Saturday night I slept GREAT. Even with the nurses coming in to check vitals and even with getting up to go to the bathroom, I was just O-U-T.
Fairly early Sunday morning, my local nephrologist, Dr. F, came in. Luckily for me, she was doing nephrology rounds that day. She did a basic assessment, and we discussed my case. She had some differences of opinion on a couple things from Dr. A.
The first was the Bactrim that I was on. (This was the antibiotic I’ve been taking since June.) When I had my last visit with Dr. F on September 11, she told me at that time she didn’t think I should be taking that drug unless I was actively receiving chemo. She said it can raise creatinine levels and affect the kidneys. I passed this along to Dr. A but she said she wanted to wait a bit because she had just taken me off the lisinopril and wanted to see if she could determine if one was responsible for the rise in creatinine; if she took me off both at the same time, we wouldn’t know which might be the culprit. That seemed logical to me. But the previous doctor I saw the night before in the ER (Doctor #2) also stated he didn’t think I should be on the Bactrim.
The second thing she didn’t agree with was repeating the kidney biopsy. She didn’t see the value in it, particularly versus the risk. She said, “If she feels your conditioning is worsening, I think she should just move to the next step in her treatment plan not put you through the biopsy again.”
So what am I to do? These are two highly educated providers in this specific field. It’s not like it’s a nephrologist vs a chiropractor (no offense to chiropractors. Well, maybe a little offense, but that’s irrelevant). I could easily see the value in both opinions. And what do I know? I’m just the patient. But I was off the Bactrim; that was a done deal.
We also talked about my hemoglobin. The last set of labs the night before indicated it was 8.3. That’s pretty low. She did say that it’s possible it was “artificially” low because of all the fluids they were giving me—it was diluted. She asked what it was the last time at the hematology clinic: 9.3. She said if I were dehydrated at that time, it could have “artificially” high because of the opposite: it was more concentrated in my blood. She said it was probably somewhere in the middle. I should know more on Friday when I go back to the hematology clinic. But if it IS in the 8s, it does explain why I’m so freakin’ tired all the damn time. Maybe they’ll bump up my dose of Aranesp. That seemed to help last time.
Later, Dr. B, an internist, came in. This guy was a character. He had a slight European accent, and was just a funny guy. He told me that because he’s “just an internist,” he definitely takes a back seat to the nephrologist. “My opinion means nothing.” But I think he’s basically “required” to check in on all the inpatients. He did say that seeing the Bacrim in my meds was a red flag to him. So now that’s THREE doctors who didn’t think I should be on the Bactrim.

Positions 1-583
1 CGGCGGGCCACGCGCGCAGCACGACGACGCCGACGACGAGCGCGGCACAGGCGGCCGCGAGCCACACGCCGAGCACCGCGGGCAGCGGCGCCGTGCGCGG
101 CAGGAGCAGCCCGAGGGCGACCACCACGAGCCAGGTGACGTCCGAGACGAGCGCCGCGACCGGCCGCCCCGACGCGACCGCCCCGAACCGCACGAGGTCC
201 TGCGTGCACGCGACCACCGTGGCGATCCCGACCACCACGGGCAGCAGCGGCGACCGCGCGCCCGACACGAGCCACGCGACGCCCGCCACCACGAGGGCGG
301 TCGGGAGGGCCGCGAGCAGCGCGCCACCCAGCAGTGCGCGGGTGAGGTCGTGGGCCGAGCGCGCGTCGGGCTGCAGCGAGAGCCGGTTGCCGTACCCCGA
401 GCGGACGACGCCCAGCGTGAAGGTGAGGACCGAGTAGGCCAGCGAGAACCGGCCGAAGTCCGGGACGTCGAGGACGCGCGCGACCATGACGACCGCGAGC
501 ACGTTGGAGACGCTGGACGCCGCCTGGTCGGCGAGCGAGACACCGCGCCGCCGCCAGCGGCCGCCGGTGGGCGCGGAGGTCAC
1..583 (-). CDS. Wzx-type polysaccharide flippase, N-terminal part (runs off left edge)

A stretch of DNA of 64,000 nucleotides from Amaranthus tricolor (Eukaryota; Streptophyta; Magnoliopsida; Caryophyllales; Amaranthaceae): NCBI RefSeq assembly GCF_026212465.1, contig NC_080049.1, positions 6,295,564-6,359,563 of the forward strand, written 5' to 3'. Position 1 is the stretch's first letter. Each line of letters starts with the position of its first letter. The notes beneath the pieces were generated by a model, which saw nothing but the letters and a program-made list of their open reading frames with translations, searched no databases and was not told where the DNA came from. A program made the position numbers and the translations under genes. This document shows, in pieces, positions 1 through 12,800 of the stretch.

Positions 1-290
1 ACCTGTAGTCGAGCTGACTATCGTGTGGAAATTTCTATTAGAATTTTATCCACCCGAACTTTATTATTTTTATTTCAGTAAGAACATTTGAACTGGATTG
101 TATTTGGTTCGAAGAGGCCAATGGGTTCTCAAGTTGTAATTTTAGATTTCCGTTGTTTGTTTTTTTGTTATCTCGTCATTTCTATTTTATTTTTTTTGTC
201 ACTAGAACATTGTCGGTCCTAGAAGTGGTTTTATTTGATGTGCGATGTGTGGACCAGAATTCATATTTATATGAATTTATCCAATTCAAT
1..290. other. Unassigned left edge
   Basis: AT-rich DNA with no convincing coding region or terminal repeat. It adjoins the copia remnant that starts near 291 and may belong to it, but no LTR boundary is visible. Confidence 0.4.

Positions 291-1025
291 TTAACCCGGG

I told him that Dr. F was on rounds and had come in earlier. “I thought your doctor was in Pennsylvania.” “I have a local nephrologist too but she’s not familiar with this disease.” He covered his masked mouth and said, “OH SHIT. I didn’t know that, and I called the other nephrologist [whom I saw in the ER the night before].” I said, “It’s no big deal, he knows I’m a patient of Dr. F. He’ll just hand the case over to her.” “Well I don’t want to step on anyone’s toes.” I said I didn’t think that would be an issue, and if it were, “They just need to get over it.” [I really hate that crap; it doesn’t serve the patient in any way.]
He did tell me that my creatinine had come down from 3.9 at admission to 3.1. Still too high but at least heading in the correct direction. I really hoped it continued with this trend so I could avoid the biopsy—and the prednisone. He gave me his card and said he’d be back the next day.
Nothing terribly interesting happened the rest of the day. I continued to get fluids, 1000 ml about every 7 hours. I did the math on this: I received 9.5 liters of fluid over the time I was there, plus all the water I was drinking. I feel like that’s a lot. I was happy when the nurses finally just let me unplug the IV thing and just take it to the restroom with me instead of having to call them every time I needed to pee. All that water’s gotta come out eventually.
So… the relationship between creatinine is a little confusing. And this is just my thought process on this. I wasn’t told this by either doctor, but to me it just makes sense. If the kidney function goes down, which will be reflected in a lower GFR, the amount of creatinine in the blood will be higher. But… if something else causes the creatinine level in the blood to be high, that will artificially decrease the GFR since the creatinine level is the primary factor in determining the GFR. I was hoping that’s what was going on in my case. Dr. F did say that if the GFR is fluctuating quite a bit, it’s not a reliable indicator of the kidney function; the creatinine level is a better predictor.